Spacefaring from a Leftover Lot
Ellen Babcock takes her work to Off Lomas
Ellen Babcock showed me the video from the small screen of her cellphone. Sparklers flared along the edges of a six-foot spaceship in an empty lot turned dusty launchpad, the hands that held them obscured by the digitally printed craft. At the top of the spaceship, an astronaut stood before an illuminated door, facing Lomas, waving. This is Holdraketa, the most recent installation in a rotating series of works presented through a project called Off Lomas, which puts art in the public sphere by way of an empty lot on Lomas and 13th Street. The video is from Holdraketa's opening in February, though the piece—created by Babcock based on a vintage Hungarian spaceship toy—is slated to stay up until summer. Off Lomas is hosted on a small piece of property leftover after zoning that was acquired by local artists and curators Candice Hopkins and Raven Chacon with the intention to make the highly-visible, albeit overgrown, lot into a site for public art.
“Part of my intention was to put something out there that was ambiguous so that you can approach it from different angles,” Babcock explained slowly, thoughtfully unpacking the process that led her to Off Lomas and the creation of Holdraketa. “I think in glancing, it’s humorous, it’s not imposing, so it has the appeal of a toy. … But I hope upon closer inspection it is more nuanced and … that some people have the response that I did when I came across the image [of the Holdraketa] online—which is that the waving of the astronaut felt a little sad.” Poised before the mysterious door radiating light—going where, exactly?—Babcock wondered aloud if the space traveler was waving hello or goodbye.
For Babcock, the image has many implications. “Thinking about rockets was a way to think about the changes I've experienced in my lifetime about ideas of public and private,” she unpacked, naming as a reference Spaceport America near Las Cruces, billed as the country's first commercial spaceport, meant to “democratize space travel.” Yet, as Babcock sees it, it is another experience to add to the list of those that “privileges people who have money.” And then, it smacks a bit of colonization, too. “At one point I was thinking of having three rockets and naming them the Niña, the Pinta and the Santa Maria,” she added slyly. On top of all of that, the idea of withdrawing from our planet in search of another must necessarily make us consider the degradation of our first home. “There's this sense that the planet is in a state of distress and the image of leaving it on a rocket has a certain appeal,” Babcock admitted, though we both, almost simultaneously follow that thought with a question: To what end?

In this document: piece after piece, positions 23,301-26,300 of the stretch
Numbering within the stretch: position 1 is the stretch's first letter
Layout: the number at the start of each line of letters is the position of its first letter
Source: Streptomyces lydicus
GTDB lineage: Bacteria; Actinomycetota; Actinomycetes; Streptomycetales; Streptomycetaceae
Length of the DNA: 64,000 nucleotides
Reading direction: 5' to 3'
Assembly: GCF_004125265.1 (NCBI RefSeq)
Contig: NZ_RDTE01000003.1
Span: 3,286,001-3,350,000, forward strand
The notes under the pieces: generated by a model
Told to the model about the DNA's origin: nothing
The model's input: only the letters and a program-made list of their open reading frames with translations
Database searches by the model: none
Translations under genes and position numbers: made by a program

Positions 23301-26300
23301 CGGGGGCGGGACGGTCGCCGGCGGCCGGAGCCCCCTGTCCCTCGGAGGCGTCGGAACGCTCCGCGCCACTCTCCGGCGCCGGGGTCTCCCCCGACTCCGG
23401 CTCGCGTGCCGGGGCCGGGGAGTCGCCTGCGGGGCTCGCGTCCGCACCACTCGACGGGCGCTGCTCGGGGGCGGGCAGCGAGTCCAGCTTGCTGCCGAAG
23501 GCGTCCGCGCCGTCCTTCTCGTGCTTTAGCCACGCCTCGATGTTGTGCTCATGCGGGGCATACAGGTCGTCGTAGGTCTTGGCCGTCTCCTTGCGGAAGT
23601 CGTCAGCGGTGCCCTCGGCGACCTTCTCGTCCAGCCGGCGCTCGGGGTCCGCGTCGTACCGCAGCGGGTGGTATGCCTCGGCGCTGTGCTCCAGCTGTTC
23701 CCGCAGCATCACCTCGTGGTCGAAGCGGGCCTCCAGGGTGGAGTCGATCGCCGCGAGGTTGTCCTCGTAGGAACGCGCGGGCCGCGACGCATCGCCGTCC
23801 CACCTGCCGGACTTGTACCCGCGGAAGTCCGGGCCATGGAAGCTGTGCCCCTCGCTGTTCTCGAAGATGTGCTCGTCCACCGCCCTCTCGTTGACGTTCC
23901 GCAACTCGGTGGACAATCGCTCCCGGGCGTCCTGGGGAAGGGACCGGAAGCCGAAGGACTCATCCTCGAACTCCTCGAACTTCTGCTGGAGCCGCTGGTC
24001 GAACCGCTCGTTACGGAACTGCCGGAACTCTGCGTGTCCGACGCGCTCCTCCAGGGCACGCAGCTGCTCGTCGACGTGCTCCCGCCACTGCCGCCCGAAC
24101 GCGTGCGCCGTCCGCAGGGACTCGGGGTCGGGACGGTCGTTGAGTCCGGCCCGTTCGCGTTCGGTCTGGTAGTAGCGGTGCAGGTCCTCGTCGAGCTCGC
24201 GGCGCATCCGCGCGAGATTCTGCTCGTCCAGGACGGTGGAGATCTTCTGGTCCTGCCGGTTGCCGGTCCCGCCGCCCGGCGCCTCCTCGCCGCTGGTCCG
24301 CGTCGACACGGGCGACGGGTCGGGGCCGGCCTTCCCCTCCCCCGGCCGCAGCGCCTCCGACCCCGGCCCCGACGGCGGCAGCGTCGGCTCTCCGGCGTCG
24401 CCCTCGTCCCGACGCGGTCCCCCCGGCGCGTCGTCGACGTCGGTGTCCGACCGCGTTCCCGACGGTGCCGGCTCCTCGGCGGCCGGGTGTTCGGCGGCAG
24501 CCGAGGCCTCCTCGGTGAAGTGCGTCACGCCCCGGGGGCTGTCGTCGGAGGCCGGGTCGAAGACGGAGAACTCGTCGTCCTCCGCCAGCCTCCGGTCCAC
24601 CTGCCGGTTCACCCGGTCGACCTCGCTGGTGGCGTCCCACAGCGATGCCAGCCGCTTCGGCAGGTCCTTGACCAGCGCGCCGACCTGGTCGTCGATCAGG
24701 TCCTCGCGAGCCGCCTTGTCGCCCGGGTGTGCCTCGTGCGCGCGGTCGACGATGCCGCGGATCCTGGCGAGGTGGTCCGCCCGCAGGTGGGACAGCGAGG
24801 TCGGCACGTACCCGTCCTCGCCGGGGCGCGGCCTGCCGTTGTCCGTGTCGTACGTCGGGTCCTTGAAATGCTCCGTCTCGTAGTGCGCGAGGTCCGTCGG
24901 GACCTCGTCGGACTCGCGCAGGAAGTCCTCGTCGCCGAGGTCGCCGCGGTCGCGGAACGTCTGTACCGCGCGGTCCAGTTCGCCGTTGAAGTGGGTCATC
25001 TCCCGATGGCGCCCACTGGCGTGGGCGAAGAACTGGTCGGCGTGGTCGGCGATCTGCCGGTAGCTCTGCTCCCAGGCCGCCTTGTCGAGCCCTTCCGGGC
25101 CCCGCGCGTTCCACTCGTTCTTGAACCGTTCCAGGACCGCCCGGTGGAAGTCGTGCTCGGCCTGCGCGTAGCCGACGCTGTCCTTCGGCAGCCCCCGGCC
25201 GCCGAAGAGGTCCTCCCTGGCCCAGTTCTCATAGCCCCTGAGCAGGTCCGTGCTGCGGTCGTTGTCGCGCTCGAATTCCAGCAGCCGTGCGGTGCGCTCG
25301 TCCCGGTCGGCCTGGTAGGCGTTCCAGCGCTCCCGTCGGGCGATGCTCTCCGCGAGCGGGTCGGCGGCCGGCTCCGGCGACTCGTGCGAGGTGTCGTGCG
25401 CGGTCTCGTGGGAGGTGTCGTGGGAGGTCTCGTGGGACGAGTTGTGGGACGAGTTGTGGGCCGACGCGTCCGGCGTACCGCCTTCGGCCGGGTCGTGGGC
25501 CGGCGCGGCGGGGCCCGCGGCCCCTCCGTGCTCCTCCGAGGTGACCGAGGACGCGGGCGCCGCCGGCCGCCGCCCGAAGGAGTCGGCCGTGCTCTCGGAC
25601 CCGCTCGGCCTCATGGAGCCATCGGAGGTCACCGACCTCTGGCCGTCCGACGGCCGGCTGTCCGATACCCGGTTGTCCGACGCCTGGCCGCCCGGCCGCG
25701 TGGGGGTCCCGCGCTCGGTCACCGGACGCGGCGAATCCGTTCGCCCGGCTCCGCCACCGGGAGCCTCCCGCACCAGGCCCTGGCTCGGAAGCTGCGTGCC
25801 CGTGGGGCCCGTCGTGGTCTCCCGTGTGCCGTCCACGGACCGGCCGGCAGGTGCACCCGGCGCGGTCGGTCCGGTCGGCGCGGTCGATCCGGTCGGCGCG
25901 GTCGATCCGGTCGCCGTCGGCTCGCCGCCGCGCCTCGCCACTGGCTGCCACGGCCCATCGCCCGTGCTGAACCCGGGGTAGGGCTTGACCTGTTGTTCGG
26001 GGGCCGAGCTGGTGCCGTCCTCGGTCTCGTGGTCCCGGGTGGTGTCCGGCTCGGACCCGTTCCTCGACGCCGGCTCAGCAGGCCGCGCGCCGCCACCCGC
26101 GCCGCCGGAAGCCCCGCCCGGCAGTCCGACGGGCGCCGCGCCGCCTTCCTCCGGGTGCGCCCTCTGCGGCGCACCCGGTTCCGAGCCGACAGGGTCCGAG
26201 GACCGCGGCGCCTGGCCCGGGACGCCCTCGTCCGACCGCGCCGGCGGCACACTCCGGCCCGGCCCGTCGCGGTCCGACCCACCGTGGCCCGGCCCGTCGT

“I'm talking about this as a very serious thing, but there is a real lightheartedness to it,” Babcock laughed—adding that the image perhaps bears some personal weight, too. After all, Babcock was born in the year the first rocket was sent into orbit. In the years since, Babcock has explored a multitude of ideas in her work, in a slew of different mediums. “I have a lot of different aspects to my life, my personality and my interests,” she explained of her canon. “And I follow each project to its conclusion, so it doesn't always connect in obvious ways to the project that I did before or after.” There's a long, thoughtful pause on the recording of our interview, wherein I vividly recall Babcock looking past me, mentally synthesizing her diverse interests and works. “It has something to do with history,” she said finally. “The history of objects. The history of places. My own personal history. It has to do with a preference for the overlooked. An interest in repair.”
From those interests sprung projects like Friends of the Orphan Signs, a public arts project that reclaims empty signs on vacant lots, which Babcock founded. She also creates sculptures and watercolor paintings, devises performance pieces and much more; frequently these works are designed for public display. “Part of my interest is … thinking about ways to intervene in public space in ways that are inclusive, that target under-recognized or ignored or unnoticed areas,” she said. “I'm drawn to putting art in public places because of the challenge of it. There's so little consensus about what is valued in a public space, and I think artists can negotiate that terrain and declare for themselves [what's valuable].”
The effect of the work is that it clicks you back into the landscape. Even if you've driven down Lomas a thousand times, suddenly, you see it anew. That outcome is invaluable. “That's part of it, too,” Babcock added to that thought. “To ask for a certain presence.” And access to Holdraketa is unrestricted—no admission, no bag check, no gallery doors to swing open—making that presence and the space to consider the nuance of the work all the more free and self-determined. All you have to do is head down Lomas.
This project was made possible by Off Lomas, the Fulcrum Fund, UNM’s grant for creative and scholarly research, and generous donations by Roxanna Meyers and Century Sign Builders, and Stanley Mount and Mount Corp.